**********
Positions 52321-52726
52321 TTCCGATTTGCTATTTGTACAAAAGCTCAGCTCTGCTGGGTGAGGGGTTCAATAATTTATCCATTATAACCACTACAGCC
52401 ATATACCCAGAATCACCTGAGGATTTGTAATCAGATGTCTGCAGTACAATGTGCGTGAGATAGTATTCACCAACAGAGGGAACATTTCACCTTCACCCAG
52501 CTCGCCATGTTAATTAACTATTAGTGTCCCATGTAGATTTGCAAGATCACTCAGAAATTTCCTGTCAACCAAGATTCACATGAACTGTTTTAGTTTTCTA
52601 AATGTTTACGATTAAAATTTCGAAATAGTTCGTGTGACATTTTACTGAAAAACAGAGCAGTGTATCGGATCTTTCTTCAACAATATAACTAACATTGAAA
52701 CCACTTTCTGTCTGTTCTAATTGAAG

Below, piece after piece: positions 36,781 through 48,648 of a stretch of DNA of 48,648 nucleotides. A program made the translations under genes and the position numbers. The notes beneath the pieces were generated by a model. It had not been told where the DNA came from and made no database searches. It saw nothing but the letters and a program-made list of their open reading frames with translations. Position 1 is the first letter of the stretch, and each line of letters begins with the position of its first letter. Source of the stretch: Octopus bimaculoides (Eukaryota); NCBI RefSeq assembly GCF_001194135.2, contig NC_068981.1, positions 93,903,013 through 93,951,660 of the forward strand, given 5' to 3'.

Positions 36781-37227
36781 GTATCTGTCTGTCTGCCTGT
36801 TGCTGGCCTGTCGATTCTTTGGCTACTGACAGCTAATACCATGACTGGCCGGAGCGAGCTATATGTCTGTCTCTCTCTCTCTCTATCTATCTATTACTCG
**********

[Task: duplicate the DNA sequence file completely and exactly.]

Positions 52321-52726
52321 TTCCGATTTGCTATTTGTACAAAAGCTCAGCTCTGCTGGGTGAGGGGTTCAATAATTTATCCATTATAACCACTACAGCC
52401 ATATACCCAGAATCACCTGAGGATTTGTAATCAGATGTCTGCAGTACAATGTGCGTGAGATAGTATTCACCAACAGAGGGAACATTTCACCTTCACCCAG
52501 CTCGCCATGTTAATTAACTATTAGTGTCCCATGTAGATTTGCAAGATCACTCAGAAATTTCCTGTCAACCAAGATTCACATGAACTGTTTTAGTTTTCTA
52601 AATGTTTACGATTAAAATTTCGAAATAGTTCGTGTGACATTTTACTGAAAAACAGAGCAGTGTATCGGATCTTTCTTCAACAATATAACTAACATTGAAA
52701 CCACTTTCTGTCTGTTCTAATTGAAG

Below, piece after piece: positions 36,781 through 48,648 of a stretch of DNA of 48,648 nucleotides. A program made the translations under genes and the position numbers. The notes beneath the pieces were generated by a model. It had not been told where the DNA came from and made no database searches. It saw nothing but the letters and a program-made list of their open reading frames with translations. Position 1 is the first letter of the stretch, and each line of letters begins with the position of its first letter. Source of the stretch: Octopus bimaculoides (Eukaryota); NCBI RefSeq assembly GCF_001194135.2, contig NC_068981.1, positions 93,903,013 through 93,951,660 of the forward strand, given 5' to 3'.

Positions 36781-37227
36781 GTATCTGTCTGTCTGCCTGT
36801 TGCTGGCCTGTCGATTCTTTGGCTACTGACAGCTAATACCATGACTGGCCGGAGCGAGCTATATGTCTGTCTCTCTCTCTCTCTATCTATCTATTACTCG